It was the unusual experience of Mr. Longfellow to be best known by his long poems, especially by “Hiawatha” and “Evangeline,” both of which were experiments somewhat distrusted by his intimate friends and both of which met with a good deal of criticism, especially in respect of metre, after their publication. Their success was the more remarkable, as poems on Indian subjects had up to that time been uniformly unsuccessful in America, and those on historical themes had not fared much better. It was, however, his short poems which first made him known, and these derived strength from their simplicity and from being near to the popular heart. It has latterly been somewhat the fashion to underrate them, but those who recall the time when they appeared will testify to the warmth with which they were received, and will admit that Longfellow's biographer does not speak too strongly when he says of the “Psalm of life” in particular: “It was copied far and wide. Young men read it with delight; [132] their hearts were stirred by it as by a bugle summons. . . . They did not stop to ask critically whether or not it passed the line which separates poetry from preaching, or whether its didactic merit was a poetic defect. It was enough that it inspired them and enlarged their lives.” Professors even of chemistry read it to their classes. Charles Sumner testified that he had a young classmate who was prevented from suicide by reading it. General Meredith Read tells a story of an old French lawyer whose mind was saved during the siege of Paris by translating it.4 Scarcely less need be said of that other psalm called “The light of stars” ; and the present writer at least can vividly testify what it was to him and his friends. It is worth remembering that the English reviewers of the day spoke of what they called the peculiarly “American tone” of such poems as these, counteracting the pessimism of older countries. Placed beside the inexhaustible depth of Browning, the perfect execution of Tennyson, the absorbing passion of Rossetti, or the wonderful melodies of Swinburne, it is now easy to recognize [133] that such poetry as Longfellow's had its limitations, but it represented one whole side of life, and that in a way which undoubtedly gave him for many years the widest poetic audience in the English-speaking world. Only last year I saw a volume of popular poetry, published for wide circulation in England, in which there were more poems by Longfellow than by all English-born poets put together. The translations of these poems into fifteen languages tells the same story. The “Psalm of life,” for instance, has been rendered into Sanskrit, Chinese, and Marathi. Mere popularity is doubtless a very secondary test, but where it shows that the quality of poems has entered into the people's life, it is not an element to be ignored.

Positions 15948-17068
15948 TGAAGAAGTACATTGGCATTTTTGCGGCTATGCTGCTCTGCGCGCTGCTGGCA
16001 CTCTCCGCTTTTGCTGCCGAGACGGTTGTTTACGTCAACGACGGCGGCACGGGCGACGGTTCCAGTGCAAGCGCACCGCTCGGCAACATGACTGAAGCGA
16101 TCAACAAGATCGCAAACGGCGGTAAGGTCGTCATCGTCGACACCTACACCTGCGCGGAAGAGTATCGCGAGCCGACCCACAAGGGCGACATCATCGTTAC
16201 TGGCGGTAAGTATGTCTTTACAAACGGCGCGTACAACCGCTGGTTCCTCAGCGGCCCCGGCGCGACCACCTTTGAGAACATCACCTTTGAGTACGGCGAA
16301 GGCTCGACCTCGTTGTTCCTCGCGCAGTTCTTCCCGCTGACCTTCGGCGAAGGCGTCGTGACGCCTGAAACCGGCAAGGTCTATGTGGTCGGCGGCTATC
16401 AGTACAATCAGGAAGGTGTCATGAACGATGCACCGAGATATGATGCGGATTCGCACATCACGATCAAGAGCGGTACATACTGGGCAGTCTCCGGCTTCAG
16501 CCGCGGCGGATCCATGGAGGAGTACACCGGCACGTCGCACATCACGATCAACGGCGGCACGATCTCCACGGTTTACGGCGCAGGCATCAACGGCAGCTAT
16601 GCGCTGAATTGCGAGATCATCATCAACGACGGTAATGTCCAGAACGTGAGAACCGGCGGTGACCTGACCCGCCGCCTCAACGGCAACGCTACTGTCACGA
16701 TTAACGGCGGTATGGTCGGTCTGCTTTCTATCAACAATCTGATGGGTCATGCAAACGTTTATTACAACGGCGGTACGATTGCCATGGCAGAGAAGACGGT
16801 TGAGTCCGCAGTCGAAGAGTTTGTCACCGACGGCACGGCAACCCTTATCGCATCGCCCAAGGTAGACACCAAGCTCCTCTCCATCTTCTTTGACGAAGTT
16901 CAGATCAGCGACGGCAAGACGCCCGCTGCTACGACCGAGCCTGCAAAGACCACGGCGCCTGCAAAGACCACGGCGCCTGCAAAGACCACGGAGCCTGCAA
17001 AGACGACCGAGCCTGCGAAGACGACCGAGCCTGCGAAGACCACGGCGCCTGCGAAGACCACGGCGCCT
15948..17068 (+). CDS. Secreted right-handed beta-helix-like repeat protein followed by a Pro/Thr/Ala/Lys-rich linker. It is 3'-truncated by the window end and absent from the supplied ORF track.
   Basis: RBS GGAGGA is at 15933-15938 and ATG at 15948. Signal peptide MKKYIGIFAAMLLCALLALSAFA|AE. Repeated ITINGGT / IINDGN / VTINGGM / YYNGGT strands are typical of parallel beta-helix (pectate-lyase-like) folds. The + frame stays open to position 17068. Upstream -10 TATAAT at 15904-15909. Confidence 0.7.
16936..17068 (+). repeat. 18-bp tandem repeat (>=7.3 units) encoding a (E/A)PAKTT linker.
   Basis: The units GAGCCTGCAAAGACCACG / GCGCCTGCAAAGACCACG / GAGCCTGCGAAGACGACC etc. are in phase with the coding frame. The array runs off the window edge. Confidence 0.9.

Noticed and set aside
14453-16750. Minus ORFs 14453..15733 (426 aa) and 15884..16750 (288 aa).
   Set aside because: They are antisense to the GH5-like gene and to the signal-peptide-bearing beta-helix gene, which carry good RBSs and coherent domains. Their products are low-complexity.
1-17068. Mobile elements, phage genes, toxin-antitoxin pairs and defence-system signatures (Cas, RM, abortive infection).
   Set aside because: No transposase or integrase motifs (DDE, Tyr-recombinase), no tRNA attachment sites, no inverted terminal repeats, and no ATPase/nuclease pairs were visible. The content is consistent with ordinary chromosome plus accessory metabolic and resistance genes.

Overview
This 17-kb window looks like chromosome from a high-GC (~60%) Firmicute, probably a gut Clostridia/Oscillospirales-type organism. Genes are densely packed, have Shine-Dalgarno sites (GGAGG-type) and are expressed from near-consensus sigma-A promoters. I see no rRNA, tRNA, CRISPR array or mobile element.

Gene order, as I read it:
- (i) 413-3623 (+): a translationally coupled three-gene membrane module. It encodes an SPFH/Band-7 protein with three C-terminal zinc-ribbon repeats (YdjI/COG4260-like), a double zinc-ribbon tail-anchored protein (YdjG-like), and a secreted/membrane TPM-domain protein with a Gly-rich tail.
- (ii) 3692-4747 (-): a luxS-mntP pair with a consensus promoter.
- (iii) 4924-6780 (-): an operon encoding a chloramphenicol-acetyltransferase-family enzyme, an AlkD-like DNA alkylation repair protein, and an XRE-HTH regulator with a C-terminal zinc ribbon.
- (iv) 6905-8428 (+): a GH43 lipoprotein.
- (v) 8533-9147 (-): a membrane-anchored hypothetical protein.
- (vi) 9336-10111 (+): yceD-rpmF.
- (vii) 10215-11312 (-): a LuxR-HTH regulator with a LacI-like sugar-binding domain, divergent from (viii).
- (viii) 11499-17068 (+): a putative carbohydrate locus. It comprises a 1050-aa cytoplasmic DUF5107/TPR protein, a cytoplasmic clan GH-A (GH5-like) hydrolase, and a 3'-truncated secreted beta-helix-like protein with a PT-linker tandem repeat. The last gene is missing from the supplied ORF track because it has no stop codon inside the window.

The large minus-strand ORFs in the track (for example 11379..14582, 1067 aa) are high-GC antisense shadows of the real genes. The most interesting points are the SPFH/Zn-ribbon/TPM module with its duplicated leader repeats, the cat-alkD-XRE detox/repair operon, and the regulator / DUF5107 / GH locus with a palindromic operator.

It is also to be noticed that Longfellow was to all Americans, at that time, one of the two prime influences through which the treasures of German literature, and especially of German romance, were opened to English readers. To this day nine-tenths of the Americans who visit Nuremberg and Heidelberg do it under the associations they have gained from Longfellow's prose or verse, and such travellers [134] find in the latter city a German edition of the English text of “Hyperion” which they are wont to purchase at once and take with them to the castle. They visit every spot which has associations there, and I remember how indignant I was on finding the great tree described as waving over the Gesprengte Thurm was no longer there, but had shared the fate of the Chestnut Tree in “The village blacksmith.” Poets' trees, I had supposed, must be as immortal as their personal laurels.